UN Forum Focuses on Climate Resilience
During the recent 70th session of the UN General Assembly, ECC’s Vice President for Policy and Government Affairs Felipe Floresca joined heads of state, UN delegates and leaders of non-governmental organizations (NGOs) for a high-level session on Humanitarian Action: A Forward-Looking Agenda. They heard opening remarks highlighting the importance of global climate resilience from UN General Secretary Ban Ki-Moon and Under-Secretary General Stephan O’Brien.
Among the panelists speaking at the event was Rene “Butch” Meily, executive director of the Philippine Disaster Recovery Foundation (PDRF). His remarks focused on the importance of building community resilience and ensuring sustainability for those displaced by climate disasters and war-related conflicts. “Fostering sustainability is a core humanitarian intervention that must be designed equitably to protect everyone from climate disasters,” Meily stated.
According to the United Nations Office for the Coordination of Humanitarian Affairs, “each and every day, an average of 42,500 people become forcibly displaced. In the Philippines, thousands upon thousands become climate refugees in the wake of typhoons and related storms; and in 2013, Typhoon Haiyan was responsible for the deaths and displacement of thousands in the town of Tacloban.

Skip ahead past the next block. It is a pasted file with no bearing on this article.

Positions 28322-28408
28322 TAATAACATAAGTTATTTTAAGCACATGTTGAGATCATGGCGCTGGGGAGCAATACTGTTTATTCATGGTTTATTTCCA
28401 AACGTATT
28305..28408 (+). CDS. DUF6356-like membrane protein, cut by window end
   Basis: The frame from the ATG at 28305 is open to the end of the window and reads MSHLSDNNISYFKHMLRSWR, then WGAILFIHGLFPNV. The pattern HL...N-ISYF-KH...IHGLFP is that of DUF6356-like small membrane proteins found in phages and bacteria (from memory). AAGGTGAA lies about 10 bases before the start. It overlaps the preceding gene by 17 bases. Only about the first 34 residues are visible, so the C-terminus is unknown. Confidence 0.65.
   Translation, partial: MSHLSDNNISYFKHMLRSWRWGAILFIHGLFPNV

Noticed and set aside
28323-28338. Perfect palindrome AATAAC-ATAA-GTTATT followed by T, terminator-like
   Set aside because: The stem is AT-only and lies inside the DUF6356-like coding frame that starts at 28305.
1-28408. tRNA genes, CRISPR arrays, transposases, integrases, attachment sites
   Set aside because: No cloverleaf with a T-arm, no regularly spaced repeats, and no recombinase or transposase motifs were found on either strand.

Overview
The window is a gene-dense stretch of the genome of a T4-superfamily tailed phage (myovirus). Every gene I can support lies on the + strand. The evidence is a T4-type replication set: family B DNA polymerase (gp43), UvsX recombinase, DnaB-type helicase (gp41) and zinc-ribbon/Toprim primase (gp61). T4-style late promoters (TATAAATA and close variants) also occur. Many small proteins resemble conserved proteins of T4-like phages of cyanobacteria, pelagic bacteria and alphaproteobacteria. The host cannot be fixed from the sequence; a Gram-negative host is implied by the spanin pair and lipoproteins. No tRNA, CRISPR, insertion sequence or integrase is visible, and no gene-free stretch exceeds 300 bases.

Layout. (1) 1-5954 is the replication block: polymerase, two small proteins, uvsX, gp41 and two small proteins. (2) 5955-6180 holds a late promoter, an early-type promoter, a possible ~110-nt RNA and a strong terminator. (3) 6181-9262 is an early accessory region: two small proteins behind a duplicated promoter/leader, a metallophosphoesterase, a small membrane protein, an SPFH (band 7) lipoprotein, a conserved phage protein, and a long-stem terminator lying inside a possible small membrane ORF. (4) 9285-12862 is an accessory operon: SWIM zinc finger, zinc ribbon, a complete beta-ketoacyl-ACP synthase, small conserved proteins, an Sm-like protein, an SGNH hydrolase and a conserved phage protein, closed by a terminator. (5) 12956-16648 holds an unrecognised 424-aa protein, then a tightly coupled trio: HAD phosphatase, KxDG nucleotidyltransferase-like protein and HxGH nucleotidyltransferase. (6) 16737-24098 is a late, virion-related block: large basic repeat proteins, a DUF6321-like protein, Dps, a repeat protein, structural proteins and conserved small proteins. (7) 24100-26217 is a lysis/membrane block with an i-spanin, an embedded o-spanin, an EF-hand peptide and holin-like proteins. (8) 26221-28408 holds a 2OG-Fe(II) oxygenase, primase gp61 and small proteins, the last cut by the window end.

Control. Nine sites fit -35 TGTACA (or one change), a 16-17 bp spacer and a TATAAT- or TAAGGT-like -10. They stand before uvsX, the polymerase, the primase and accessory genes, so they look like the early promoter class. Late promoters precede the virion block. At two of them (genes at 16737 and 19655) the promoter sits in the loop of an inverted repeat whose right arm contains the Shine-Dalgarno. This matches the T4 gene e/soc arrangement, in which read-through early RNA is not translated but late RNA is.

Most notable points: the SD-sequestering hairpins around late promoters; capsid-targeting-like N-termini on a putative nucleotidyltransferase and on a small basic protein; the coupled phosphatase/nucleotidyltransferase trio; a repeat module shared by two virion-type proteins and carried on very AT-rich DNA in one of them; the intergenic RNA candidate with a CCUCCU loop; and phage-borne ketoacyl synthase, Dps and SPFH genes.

Reflecting on the UN session in light of his trip to Tacloban in the Philippines in May of this year, Floresca observed, “The United Nations event underscored the importance of building resilience in vulnerable communities, whether in New Orleans or Tacloban. The idea of an eco-resilient village is a viable way to address climate adaptation and mitigation.” While at the UN last month, Floresca talked to several delegates and NGO leaders about the eco-resilient village concept.
That concept is coming alive in Tacloban, thanks to support from a United States Agency for International Development grant. The funds are enabling ECC to work with the PDRF to build community resilience and develop a prototype eco-resilient village in the post-Typhoon Haiyan Tacloban community, whose residents are being taught to become community environmentalists.
The environmentally-friendly pilot village will feature solar energy, rainwater harvesting, waste recycling and eco-friendly butterfly-shaped engineered housing made from recycled materials.